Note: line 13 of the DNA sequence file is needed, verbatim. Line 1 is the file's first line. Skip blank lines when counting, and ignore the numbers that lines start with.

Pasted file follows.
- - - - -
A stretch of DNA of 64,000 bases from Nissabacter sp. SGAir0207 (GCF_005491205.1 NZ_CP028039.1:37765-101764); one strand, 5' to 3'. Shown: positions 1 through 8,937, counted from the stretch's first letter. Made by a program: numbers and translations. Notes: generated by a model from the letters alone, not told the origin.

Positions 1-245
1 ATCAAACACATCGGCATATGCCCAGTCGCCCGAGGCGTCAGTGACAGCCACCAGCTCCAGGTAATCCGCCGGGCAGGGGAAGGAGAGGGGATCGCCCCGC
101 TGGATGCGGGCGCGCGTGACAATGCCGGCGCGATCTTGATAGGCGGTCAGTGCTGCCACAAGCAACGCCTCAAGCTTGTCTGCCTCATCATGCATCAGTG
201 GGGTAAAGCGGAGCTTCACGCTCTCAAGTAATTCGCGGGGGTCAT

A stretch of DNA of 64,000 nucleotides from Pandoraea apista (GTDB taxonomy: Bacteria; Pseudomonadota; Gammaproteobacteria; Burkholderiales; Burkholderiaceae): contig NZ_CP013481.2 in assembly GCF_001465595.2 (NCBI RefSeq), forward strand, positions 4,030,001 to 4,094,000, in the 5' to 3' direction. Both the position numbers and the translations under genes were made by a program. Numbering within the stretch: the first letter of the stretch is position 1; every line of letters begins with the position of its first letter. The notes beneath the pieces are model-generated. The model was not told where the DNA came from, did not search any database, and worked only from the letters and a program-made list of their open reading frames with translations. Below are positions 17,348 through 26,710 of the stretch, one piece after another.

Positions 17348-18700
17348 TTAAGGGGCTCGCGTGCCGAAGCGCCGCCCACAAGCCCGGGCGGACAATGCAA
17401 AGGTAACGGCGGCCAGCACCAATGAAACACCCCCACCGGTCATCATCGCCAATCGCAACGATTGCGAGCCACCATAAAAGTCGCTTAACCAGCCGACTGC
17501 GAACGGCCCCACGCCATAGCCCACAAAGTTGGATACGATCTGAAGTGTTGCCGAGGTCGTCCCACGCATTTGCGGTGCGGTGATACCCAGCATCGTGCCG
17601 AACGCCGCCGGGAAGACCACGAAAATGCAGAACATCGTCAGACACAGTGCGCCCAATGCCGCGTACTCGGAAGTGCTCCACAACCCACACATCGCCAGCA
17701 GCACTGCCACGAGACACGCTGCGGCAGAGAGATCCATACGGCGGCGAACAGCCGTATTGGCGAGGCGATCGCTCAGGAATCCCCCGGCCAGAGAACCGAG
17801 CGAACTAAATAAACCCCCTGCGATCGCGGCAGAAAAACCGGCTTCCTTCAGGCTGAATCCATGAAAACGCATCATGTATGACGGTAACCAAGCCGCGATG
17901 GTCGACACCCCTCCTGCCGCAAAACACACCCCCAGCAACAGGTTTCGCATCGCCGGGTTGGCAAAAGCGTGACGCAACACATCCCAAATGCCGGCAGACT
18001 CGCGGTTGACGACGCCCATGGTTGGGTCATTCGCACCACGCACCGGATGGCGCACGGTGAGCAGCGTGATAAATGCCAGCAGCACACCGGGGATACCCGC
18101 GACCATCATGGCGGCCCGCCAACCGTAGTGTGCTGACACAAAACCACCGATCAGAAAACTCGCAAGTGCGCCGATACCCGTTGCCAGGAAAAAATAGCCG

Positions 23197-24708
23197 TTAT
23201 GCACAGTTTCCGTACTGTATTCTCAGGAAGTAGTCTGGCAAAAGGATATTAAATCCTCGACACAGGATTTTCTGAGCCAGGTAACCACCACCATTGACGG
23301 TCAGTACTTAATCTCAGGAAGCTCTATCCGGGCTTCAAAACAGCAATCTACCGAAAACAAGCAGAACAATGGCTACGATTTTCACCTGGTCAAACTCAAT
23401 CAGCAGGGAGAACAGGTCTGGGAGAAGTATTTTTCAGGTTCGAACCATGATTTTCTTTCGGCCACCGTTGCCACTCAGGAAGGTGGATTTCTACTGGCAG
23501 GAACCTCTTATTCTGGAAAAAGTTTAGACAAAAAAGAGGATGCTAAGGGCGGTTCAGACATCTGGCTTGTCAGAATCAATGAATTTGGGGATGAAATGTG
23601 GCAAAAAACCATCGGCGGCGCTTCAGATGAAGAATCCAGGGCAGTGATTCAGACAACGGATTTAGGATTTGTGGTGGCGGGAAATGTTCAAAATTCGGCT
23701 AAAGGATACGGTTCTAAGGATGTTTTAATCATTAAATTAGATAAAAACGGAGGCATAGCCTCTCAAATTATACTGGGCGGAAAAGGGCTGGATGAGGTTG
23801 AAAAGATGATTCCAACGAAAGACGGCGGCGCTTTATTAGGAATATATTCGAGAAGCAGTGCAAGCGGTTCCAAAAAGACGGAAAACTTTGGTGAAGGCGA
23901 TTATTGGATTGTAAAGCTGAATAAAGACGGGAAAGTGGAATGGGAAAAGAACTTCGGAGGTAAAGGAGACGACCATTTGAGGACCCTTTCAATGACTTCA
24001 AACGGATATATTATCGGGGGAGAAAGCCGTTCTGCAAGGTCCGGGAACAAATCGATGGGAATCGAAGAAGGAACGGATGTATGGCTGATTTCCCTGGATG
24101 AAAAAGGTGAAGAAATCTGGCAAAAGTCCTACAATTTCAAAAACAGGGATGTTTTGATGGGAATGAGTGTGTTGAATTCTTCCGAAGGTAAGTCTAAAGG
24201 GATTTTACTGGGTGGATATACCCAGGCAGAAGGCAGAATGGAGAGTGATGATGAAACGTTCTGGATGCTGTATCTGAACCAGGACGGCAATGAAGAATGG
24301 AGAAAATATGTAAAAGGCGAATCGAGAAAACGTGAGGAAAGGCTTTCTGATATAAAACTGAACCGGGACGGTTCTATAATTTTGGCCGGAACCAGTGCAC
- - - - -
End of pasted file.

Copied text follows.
17801 CGAACTAAATAAACCCCCTGCGATCGCGGCAGAAAAACCGGCTTCCTTCAGGCTGAATCCATGAAAACGCATCATGTATGACGGTAACCAAGCCGCGATG